NFL commissioner Roger Goodell believed a deal would be reached with regular officials before the negativity of questionable calls Sunday night and Monday night spurred greater urgency.
"It doesn't always happen at the speed we all would like it to happen," Goodell said. "They were very anxious to get back on the field. I believe we would've reached an agreement this week.
"I think there was pressure on all of us to get an agreement done," Goodell said.
Goodell, as a fan of the NFL, said he'd never want to see a game marred by officiating as Monday's clearly was.
"You never want to see a game end like that," he said. "You always want to try to avoid those controversial plays -- especially at the end of the game."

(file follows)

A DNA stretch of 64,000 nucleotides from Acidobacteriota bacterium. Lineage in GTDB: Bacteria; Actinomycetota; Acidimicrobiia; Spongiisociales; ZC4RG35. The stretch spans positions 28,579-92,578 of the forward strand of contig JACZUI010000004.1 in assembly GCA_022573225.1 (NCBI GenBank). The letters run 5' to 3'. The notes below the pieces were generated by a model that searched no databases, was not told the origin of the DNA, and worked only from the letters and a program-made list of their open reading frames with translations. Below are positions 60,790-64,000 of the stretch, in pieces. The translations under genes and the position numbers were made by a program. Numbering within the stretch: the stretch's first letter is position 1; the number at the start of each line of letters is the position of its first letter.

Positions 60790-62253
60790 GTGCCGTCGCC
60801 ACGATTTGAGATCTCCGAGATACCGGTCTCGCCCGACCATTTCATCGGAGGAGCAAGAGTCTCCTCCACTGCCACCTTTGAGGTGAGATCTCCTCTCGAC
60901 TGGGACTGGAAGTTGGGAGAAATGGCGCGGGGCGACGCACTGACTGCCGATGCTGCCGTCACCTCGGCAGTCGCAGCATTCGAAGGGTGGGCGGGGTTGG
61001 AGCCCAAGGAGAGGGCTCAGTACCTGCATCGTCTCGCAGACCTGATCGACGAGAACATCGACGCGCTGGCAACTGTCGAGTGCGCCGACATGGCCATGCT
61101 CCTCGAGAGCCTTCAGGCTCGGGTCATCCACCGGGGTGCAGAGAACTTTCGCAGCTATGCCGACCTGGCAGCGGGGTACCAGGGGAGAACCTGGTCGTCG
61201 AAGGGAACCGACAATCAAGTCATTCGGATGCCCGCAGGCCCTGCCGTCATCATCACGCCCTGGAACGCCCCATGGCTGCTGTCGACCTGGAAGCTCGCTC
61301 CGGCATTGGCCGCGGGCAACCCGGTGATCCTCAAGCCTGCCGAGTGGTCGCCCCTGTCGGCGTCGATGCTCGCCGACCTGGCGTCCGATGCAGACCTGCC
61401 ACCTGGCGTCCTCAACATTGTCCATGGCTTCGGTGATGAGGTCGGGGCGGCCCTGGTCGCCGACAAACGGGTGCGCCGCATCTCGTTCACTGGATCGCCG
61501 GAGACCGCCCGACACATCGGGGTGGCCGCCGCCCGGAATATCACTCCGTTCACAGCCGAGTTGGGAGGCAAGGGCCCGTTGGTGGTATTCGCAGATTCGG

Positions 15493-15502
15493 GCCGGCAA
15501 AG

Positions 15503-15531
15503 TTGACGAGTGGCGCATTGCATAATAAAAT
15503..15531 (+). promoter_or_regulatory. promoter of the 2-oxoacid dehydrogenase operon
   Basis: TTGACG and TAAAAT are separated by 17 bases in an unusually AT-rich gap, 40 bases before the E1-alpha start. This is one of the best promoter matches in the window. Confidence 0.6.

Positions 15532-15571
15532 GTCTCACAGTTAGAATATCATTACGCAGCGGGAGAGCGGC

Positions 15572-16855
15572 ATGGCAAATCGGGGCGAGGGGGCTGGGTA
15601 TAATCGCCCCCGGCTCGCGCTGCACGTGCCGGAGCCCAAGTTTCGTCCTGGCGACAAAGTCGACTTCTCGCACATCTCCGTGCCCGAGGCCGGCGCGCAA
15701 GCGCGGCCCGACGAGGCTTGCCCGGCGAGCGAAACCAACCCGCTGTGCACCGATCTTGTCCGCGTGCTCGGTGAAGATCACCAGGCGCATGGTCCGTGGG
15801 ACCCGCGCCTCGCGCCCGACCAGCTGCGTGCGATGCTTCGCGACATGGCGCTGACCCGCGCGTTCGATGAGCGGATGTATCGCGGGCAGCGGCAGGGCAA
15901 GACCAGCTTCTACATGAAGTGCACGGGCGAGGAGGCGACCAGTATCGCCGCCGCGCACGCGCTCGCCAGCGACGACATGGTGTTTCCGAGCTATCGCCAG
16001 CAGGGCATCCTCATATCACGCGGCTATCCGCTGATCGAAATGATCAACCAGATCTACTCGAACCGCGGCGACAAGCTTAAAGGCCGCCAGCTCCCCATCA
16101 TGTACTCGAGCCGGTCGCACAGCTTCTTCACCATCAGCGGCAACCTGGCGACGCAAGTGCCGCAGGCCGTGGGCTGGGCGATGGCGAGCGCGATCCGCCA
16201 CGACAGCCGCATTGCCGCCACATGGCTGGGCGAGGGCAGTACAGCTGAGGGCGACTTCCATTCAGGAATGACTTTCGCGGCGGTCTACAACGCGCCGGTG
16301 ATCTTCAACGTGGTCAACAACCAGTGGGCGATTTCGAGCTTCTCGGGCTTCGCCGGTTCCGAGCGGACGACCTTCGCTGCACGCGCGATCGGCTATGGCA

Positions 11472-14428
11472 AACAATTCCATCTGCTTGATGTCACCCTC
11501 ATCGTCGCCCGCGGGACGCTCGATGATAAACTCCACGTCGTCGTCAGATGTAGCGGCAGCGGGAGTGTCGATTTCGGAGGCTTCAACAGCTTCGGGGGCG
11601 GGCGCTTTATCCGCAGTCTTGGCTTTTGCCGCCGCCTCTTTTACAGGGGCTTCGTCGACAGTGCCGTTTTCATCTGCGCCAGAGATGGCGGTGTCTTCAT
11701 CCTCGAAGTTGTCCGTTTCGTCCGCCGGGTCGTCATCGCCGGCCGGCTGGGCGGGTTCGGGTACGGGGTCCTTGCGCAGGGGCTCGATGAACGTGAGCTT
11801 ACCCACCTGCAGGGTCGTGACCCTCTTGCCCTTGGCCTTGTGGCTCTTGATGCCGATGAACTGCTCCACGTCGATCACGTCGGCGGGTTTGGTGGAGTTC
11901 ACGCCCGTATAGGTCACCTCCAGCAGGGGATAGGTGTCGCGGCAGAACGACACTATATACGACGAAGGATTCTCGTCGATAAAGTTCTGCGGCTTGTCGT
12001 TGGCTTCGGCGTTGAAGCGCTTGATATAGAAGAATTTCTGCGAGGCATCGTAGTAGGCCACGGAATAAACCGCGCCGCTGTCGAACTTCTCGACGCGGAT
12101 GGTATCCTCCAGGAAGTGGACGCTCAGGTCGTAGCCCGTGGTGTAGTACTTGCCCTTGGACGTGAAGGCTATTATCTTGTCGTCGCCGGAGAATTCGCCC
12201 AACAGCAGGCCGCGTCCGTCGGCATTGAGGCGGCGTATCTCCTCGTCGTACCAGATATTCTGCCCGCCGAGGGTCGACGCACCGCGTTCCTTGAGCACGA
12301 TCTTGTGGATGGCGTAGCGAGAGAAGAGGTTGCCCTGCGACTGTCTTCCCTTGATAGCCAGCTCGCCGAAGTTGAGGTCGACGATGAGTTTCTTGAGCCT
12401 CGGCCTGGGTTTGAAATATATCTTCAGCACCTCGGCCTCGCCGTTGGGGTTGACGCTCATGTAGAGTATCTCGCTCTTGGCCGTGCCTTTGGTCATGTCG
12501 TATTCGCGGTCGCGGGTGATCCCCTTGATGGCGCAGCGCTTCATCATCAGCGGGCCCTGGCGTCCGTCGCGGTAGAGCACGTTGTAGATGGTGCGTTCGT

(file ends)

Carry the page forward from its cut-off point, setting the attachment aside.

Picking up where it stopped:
Goodell said he was sorry to put fans through the lockout and recognized Packers fans feel they were robbed of a victory at Seattle on Monday.
"Anytime you have these controversies, they stay with us," Goodell said. "There are a lot of calls that are looked back in history. That's a part of sports. That's a part of history. ... I know the great Packer fans -- as frustrating and disappointed as they are in the outcome -- they also understand that's something that's happened for decades."
Goodell said it was a personal priority for Week 4 to have all games covered by regular officials. The crew of Gene Steratore stepped forward to work Thursday's game at Baltimore.
The result of marathon negotiations Tuesday and Wednesday was an eight-year agreement that Goodell said believes was important to the future of the game.
"We were in intensive negotiations the last 10 days," Goodell said. "This was the right thing for the game. This was the right thing to do. Get the officials back on the field, get this thing concluded. That's what everyone's objective was."